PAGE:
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4  Well, it did start out as a second hand dress... in Clothing: Completed Projects: Reconstructed by Maritime Fibreista on: June 13, 2007 10:44:25 AM
but it ended up being used as yardage to make a top and a skirt (not without a few tangles along the way!).

This linen dress:




The skirt is Simplicity 4753, view D.  The bottom flare of the skirt is a rayon fabric that I had in my stash (I'm going to make a tunic top out of it too, to match the skirt).
The halter top is Simplicity 4998 (whichever view is the top!!), which I did take in quite a bit at the top because they put in too much ease (but then had to let out at the waist and hips, 'cos you know, I've got them Tongue).  The play-by-play is in my blog (link in signature), if you really, really want it Wink.
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5  comfy knit waistband in Clothing: Completed Projects: Reconstructed by Maritime Fibreista on: May 21, 2007 12:37:55 PM
I thought that the post on craftster about making jeans into maternity pants by adding a knit waistband was genius.  Don't need maternity pants, but wait - there's a pair of black pants that I cut down to low waist, and got a little too overzealous with the scissors...

(I lightened up the image quite a bit to be able to see anything in the blackness - the band is pretty close to the colour of the pants IRL)

I took a folded piece of the knit fabric, pulled it as tight as I could around my hips (so I knew I could get it on), then cut it that length and 9" deep (4" deep doubled waistband with 1/2" seam allowances).  Sewed the short ends together, folded it wrong sides together, then sewed it to the top of the pants in a continuous loop.  I unzip the zipper when pulling them up, but they are basically pull on pants now.

Sooooooo comfy!
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6  next yellow mohair quandry... in Knitting: Discussion and Questions by Maritime Fibreista on: April 26, 2007 01:12:30 PM
Thanks again all who weighed in on the "what do I do with this bright yellow mohair" debate  Grin.  I was in the midst of swatching out some ideas when I ran across a thread on another site about the Quinn Bag, and tried out the stitch pattern... never expected cables to work out in mohair, but it did!

(note that the yarn is actually much brighter than this  Wink)

So I'm up against the next quandry:  the strap.  I wear my bags messanger-style across the chest (my shoulders slope so much that I can't keep the bag on otherwise), and I'm not enamoured with the idea of a swath of bright yellow mohair across the front of me... Any more grand ideas out there?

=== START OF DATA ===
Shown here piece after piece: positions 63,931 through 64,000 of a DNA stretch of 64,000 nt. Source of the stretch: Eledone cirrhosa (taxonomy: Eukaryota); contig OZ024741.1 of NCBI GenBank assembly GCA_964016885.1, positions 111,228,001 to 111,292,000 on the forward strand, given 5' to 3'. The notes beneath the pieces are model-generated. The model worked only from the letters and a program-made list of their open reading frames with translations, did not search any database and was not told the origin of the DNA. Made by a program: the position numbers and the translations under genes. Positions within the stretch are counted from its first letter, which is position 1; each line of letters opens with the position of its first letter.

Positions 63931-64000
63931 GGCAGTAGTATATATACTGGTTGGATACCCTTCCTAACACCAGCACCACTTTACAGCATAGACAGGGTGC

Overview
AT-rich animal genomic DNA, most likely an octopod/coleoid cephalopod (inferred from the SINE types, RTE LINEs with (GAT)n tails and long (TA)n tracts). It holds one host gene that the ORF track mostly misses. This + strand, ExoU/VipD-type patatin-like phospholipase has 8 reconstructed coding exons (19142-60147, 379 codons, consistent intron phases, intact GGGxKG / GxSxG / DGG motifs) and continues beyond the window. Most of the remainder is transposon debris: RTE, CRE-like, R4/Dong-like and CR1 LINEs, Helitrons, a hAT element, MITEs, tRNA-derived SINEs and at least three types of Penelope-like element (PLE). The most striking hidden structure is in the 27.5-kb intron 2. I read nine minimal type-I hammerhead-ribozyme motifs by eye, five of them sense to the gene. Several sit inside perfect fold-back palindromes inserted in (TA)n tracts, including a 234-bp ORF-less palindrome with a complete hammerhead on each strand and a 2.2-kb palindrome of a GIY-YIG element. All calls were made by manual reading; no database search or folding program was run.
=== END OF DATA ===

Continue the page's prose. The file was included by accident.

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7  Re: what to do with deep yellow mohair? in Knitting: Discussion and Questions by Maritime Fibreista on: January 07, 2007 10:29:55 AM
oooo, good ideas!

I'm going to try to add a scanned pic - it looks kinda similar to the colour on my screen, but my screen is also wonky... 'school bus yellow' is actually pretty close I think - but it's been a while since I've been close to a school bus  Tongue

The yarn doesn't have a gauge listed, but it does suggest 5.5mm needles (I think that's US9), so I hadn't thought shawl before - but the core yarn is tiny, it's just the halo that makes it that heavy - so open lace could work, and I do love me some lace  Kiss.

I hadn't thought about home dec - I usually don't go for intense colours that way - but last year we moved to a place we can't paint and my 'forest green' scheme is starting to drive me around the bend... a little sunshine could go a long way I think.

Using it with other yarns was the direction I was thinking before - but if I can get away from the headache of trying to match gauges and appropriate textures with this mystery yarn, I think I'll go that way first.

And I rarely get 'good' yarn (most of the stuff I knit with comes from recycled sweaters), so I'm not about to part with it just yet - but I'll certainly let everyone know if it angers me to the point of dismissal  Cheesy.